Blue & Gray

Tale of a Jesuit Cemetery

by Fr. Tom Clancy, SJ

Picture Grand Coteau is one of the oldest towns in Louisiana. People still visit it because it has not changed much through the years. Its population remains around 1,000. One of the popular stops is the Jesuit cemetery attached to the novitiate of the New Orleans Province. There Fr. Thomas Sherman, SJ, son of General William Tecumseh Sherman, lies buried next to Fr. John Salter, SJ, grandnephew of Alexander Stephens, vice president of the Confederate States of America. How they came to be buried side by side is the burden of this story.

Thomas Sherman, the elder son of William and Ellen Ewing Sherman, was born in 1856. His mother was a Catholic, and he and the other children were raised in her faith. He was still a child when his father went to Louisiana to become the first superintendent of Louisiana State Seminary. This first effort to start a state university was a military college for males only and was located in Pineville. Sherman, a West Point graduate, served a little over a year in 1860- 61. When Louisiana voted to secede from the Union in the spring of 1861, he returned to his home in Ohio, but he is still recognized as one of the founders of Louisiana State University, now located in Baton Rouge.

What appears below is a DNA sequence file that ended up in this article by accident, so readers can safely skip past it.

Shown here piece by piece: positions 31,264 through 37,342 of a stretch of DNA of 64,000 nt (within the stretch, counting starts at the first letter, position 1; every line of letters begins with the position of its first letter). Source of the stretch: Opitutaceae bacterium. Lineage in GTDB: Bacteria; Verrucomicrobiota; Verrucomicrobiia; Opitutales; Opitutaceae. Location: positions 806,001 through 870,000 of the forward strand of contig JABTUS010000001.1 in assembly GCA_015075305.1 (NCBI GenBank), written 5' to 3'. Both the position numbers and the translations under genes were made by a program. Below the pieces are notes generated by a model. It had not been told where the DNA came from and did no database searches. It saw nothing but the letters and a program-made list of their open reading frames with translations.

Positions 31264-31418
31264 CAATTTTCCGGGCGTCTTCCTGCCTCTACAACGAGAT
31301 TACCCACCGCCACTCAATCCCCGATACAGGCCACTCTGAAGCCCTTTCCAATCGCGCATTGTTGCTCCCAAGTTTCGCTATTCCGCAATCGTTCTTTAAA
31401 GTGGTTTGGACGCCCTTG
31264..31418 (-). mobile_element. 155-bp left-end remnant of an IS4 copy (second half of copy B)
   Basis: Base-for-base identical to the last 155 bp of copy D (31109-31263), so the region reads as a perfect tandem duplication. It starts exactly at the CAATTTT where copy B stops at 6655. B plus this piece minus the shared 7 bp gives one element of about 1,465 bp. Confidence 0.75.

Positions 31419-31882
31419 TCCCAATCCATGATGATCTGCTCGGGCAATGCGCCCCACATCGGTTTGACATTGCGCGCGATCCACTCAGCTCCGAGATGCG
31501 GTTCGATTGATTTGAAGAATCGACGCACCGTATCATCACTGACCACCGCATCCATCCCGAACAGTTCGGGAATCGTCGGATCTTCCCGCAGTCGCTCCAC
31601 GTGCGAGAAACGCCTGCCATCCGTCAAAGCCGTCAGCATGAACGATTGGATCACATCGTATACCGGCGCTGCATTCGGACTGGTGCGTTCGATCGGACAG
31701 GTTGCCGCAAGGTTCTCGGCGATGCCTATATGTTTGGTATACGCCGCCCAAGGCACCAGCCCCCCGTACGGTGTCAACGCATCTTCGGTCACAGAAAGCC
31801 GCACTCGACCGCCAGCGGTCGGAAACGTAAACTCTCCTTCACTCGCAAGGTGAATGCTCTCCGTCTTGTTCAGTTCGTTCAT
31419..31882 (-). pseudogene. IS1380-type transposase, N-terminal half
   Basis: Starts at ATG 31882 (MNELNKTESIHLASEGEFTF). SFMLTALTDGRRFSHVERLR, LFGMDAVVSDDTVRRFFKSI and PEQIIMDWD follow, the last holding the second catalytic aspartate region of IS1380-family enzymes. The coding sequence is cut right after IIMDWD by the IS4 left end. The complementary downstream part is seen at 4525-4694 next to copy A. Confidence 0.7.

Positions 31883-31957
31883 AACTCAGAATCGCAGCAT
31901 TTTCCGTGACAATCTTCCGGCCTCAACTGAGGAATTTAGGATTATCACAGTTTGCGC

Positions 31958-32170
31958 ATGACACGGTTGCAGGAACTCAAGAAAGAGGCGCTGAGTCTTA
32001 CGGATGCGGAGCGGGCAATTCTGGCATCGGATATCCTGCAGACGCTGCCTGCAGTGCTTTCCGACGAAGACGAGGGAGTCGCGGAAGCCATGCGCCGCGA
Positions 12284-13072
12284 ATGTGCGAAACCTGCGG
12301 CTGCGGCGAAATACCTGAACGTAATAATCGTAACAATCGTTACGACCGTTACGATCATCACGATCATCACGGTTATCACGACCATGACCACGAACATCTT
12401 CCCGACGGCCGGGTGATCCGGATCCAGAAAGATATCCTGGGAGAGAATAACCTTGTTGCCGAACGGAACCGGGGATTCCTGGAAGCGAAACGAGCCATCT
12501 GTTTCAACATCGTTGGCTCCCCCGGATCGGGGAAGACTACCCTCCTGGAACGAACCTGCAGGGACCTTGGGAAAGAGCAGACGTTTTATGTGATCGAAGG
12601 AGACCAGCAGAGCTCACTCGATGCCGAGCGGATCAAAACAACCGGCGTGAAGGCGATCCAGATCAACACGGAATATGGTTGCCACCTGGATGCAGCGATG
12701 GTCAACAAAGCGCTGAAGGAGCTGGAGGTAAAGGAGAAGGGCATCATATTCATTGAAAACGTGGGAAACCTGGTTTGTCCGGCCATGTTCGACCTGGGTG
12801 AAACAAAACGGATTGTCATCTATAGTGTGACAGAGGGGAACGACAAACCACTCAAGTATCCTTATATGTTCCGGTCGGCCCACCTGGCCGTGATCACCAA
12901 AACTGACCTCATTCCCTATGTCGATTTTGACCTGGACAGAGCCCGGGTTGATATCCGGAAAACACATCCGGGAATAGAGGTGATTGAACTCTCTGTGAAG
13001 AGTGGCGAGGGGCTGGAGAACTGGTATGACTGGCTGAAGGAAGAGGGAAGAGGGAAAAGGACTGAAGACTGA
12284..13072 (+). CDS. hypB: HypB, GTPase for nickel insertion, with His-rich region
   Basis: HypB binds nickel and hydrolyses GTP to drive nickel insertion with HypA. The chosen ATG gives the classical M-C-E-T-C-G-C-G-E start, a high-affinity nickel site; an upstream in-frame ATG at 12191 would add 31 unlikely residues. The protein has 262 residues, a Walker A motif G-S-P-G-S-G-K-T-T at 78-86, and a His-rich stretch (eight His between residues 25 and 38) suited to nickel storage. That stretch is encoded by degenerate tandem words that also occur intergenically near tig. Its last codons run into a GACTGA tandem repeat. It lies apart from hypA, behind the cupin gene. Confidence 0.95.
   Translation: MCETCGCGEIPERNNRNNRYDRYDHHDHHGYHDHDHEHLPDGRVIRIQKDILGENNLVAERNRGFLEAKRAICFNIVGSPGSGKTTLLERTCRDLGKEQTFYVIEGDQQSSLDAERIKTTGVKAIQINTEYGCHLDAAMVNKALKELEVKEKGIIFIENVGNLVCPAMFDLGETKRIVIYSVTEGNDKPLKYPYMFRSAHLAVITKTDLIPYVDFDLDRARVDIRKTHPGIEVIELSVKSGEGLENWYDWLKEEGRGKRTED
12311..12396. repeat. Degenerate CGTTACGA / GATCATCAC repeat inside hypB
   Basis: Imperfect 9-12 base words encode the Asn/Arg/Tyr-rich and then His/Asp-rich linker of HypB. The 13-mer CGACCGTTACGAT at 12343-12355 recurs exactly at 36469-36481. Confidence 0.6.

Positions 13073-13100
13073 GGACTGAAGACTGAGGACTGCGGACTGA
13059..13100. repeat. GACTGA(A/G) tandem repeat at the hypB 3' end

William Tecumseh Sherman joined the Union army and rose to the rank of major general during the Civil War. After the war he became the commanding general of the army and enjoyed wide popularity, at least in most of the country. After his retirement from the military, the Republicans tried to draft him as their presidential candidate in 1884. This urging prompted his famous answer, "If nominated I will not run, and if elected I will not serve."

His son Tom was the apple of his eye. He graduated from Georgetown in 1874 at age 18 and then earned another degree from Yale in 1876. Returning to the family home in St. Louis, he studied law and looked after his father's business affairs until 1878, when he decided to enter the Society of Jesus. This was a great source of sorrow to his father, who had counted on him to help with the family finances. In fact, when Tom was ordained a priest in 1889, his father was not present. But less than two years later, on his deathbed, his father was received into the Catholic Church.